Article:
This article is a two-part blog post! I hope you will read this and like it enough to enjoy the second one, which will be posted soon after.
Transferring in the middle of the school year if an incredibly difficult process. Not the literal applying part, where you choose the only courses left available mid-semester and talk about why you want to apply, but because I was shoved into a completely new environment only days after shadowing. I had never gone to a school of more than 200 people, never had a locker, never been to a school so large and confusing I needed a map , and on top of that and much more, I knew not one person in any of my classes. I thought that made it all the better; I could start off with a clean slate, recreate a better, more outgoing new me who was not known as the nerd girl of the school. I thought I was prepared for the entire ordeal; I thought I could just walk in, maneuver my way through the complexity of the social ladder, make a few close friends, and finish the four years as quickly as possible.
I was definitely not prepped for public school from the first moment in the halls to the end of that first day. I felt mortified walking to my first class with the guidance counselor, becoming an object of interest because of the figure of authority showing me around. People said hi, stared like I was some new specimen in their high school experiment, and generally talked to me very little in my first few classes.
The rest of the day went by fairly well. I had the most difficult time finding my way to rooms, trying not to look like the idiot new girl with the map pasted to the front of her face. I tried to act confident and friendly, like I was not having a mini panic attack all day. Only a few of my teachers introduced me to the whole class, which I was entirely grateful for. I had some problems, of course, I didn’t know how to open a locker, I had never seen so many people stuffed in one narrow hallway in my life, and I wasn’t accustomed to the fact that much of the work was just “busy work”, or assignments teachers give that seem like they’re there just to waste unwanted time. Lunch was probably the hardest part of the day; I had never been in a school cafeteria, and although the food was even worse than I expected, it was not the most horrendous part of the experience. I did not know anyone, and walking down the stairs into the large room, filled with randomly-placed tables and packs of students sitting and generally bustling everywhere in tight-knit groups made me want to crawl into a hole and never leave. After an anxiety-ridden few minutes of me standing off to the side with my lunch and feeling like crying, a girl from one of my classes called me over to her table. She allowed me to sit with her and her friends, and introduced me to all of them, which I was and am still entirely grateful for. I finally felt welcome somewhere, and even though I didn’t talk much that first day, I felt like I could belong there, feel relaxed, and complete high school with the high standards I set for myself. It only took one person saying my name in a sea of people to make me feel ten times better and happier, not to mention caused me to feel no regret for transferring to their, and now my, school.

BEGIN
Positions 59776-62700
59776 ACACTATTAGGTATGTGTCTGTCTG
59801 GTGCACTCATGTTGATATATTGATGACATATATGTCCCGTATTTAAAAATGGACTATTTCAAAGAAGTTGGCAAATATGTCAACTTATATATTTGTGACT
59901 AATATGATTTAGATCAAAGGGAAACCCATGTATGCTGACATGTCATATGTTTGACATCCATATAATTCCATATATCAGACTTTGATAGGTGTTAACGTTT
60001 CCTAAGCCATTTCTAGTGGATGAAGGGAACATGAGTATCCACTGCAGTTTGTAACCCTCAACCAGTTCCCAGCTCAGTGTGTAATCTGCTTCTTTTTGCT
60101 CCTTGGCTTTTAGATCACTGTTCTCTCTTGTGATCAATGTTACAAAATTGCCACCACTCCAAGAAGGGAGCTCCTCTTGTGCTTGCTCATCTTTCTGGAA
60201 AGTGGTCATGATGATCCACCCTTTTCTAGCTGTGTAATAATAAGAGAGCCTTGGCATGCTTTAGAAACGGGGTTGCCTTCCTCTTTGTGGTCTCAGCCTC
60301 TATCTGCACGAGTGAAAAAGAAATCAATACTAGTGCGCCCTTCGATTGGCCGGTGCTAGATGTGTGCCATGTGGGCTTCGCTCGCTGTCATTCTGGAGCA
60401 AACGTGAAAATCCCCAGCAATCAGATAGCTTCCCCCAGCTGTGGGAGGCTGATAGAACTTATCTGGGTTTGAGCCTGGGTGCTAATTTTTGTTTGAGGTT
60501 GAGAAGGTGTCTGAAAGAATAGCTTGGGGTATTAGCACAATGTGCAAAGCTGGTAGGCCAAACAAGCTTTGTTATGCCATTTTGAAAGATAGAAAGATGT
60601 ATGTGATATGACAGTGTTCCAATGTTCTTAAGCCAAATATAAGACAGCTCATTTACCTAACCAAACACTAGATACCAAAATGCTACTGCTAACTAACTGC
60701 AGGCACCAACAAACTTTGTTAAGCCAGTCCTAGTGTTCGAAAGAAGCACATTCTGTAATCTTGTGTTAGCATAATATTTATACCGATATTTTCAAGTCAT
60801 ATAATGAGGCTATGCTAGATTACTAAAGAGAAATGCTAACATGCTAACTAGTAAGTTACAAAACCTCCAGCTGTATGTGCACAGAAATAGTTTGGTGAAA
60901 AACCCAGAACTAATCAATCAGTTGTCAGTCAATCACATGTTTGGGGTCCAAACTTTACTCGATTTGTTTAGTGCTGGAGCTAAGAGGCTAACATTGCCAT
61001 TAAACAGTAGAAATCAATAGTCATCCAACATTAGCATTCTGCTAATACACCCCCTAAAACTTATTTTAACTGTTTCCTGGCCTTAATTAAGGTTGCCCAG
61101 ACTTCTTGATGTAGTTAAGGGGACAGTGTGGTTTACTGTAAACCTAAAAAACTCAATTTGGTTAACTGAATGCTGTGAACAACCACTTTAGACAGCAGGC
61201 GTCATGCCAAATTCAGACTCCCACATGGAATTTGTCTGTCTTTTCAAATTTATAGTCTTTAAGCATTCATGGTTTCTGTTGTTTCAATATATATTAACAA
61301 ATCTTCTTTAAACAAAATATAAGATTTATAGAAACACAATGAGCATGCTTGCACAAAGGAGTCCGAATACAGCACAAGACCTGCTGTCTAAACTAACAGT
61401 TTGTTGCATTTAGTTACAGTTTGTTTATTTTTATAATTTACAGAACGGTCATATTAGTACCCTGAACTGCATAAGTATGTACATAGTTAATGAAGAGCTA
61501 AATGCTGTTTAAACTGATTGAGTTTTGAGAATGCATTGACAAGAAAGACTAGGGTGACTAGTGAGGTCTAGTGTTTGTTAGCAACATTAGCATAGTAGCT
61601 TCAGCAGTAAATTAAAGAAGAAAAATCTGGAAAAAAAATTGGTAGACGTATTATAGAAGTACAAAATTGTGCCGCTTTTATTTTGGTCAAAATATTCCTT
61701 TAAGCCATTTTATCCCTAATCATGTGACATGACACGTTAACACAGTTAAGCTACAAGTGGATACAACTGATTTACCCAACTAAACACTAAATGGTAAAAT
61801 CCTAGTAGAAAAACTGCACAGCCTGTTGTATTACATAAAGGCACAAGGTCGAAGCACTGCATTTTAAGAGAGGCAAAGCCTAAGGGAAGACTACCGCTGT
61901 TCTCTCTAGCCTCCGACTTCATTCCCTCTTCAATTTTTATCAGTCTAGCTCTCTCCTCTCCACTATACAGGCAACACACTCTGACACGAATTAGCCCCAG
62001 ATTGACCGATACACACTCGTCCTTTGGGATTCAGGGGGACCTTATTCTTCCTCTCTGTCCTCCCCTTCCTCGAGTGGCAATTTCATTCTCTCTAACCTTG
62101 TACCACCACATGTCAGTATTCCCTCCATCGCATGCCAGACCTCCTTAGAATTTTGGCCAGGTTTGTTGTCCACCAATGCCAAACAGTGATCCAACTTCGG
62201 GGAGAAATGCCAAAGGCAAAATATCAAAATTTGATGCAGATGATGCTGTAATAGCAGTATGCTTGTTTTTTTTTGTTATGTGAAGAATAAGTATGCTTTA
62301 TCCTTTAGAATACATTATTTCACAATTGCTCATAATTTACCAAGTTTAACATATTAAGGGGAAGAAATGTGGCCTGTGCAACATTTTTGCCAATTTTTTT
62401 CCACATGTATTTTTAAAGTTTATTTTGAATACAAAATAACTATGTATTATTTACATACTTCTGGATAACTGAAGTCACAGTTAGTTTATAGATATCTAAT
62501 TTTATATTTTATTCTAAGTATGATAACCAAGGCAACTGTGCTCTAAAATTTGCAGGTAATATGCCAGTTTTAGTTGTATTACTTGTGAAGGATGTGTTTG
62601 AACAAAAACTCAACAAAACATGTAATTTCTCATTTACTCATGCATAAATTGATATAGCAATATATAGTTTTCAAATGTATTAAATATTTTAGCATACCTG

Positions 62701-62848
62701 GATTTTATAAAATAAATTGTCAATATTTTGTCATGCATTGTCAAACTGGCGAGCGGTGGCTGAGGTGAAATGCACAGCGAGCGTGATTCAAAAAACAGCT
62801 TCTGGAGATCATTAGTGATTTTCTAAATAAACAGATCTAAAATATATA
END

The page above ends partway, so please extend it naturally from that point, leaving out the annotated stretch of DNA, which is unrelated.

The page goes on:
Come back in a few days to read the second part of this two-section blog post! Also wanted to let you know that some pictures on this website are mine unless the caption has a copyright under it, and that the girl in the picture above is not me.
To receive a notification for the next posts and updates, follow my blog by either entering your email or through a WordPress account. Comments on your thoughts are greatly appreciated. Thanks for reading!